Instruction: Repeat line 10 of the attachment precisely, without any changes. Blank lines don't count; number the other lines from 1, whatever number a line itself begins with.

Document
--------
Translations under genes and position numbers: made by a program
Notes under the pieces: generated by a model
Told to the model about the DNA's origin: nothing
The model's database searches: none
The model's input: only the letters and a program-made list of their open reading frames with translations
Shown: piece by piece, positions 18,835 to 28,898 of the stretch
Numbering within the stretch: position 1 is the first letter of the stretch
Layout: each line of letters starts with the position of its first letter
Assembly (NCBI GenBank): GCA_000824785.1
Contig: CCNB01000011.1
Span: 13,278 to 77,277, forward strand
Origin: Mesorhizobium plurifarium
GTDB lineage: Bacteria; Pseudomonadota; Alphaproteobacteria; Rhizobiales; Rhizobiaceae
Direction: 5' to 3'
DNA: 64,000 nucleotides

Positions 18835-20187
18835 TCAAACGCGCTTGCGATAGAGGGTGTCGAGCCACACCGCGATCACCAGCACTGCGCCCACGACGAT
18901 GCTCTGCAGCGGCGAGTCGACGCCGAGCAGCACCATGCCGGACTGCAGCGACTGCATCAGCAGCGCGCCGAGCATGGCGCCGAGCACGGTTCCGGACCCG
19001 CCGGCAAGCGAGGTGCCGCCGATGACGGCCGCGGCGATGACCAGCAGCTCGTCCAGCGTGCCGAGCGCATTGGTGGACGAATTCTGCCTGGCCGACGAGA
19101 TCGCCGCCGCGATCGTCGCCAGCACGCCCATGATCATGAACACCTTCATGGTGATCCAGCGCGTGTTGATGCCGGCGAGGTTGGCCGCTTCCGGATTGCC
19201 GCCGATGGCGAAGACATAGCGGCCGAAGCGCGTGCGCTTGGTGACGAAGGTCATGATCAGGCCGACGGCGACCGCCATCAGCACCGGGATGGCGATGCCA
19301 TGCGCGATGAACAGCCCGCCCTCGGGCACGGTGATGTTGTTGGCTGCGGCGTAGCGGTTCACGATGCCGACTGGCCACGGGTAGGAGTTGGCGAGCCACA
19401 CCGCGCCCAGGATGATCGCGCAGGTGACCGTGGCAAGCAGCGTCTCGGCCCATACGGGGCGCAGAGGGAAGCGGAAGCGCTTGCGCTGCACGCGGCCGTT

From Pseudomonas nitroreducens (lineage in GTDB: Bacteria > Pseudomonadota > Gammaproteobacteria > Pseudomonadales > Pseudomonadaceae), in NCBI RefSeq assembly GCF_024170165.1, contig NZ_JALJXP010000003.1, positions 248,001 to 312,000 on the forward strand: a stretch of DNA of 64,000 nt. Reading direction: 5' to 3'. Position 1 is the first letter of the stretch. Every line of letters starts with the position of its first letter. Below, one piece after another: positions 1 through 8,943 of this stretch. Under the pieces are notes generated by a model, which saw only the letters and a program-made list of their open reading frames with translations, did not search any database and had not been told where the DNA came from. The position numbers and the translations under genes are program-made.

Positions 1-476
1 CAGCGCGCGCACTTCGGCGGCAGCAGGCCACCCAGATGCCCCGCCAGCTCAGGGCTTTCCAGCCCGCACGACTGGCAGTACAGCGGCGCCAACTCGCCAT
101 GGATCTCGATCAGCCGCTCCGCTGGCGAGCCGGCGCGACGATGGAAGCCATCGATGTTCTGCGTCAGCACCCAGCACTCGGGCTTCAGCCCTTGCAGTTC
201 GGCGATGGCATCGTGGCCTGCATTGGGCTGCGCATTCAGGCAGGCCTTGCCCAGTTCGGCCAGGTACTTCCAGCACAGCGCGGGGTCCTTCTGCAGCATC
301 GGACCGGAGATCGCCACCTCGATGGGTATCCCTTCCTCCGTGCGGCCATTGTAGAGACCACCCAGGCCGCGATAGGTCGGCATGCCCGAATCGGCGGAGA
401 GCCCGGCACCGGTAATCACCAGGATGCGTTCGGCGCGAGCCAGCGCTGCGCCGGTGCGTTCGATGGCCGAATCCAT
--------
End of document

Contig: CCNB01000011.1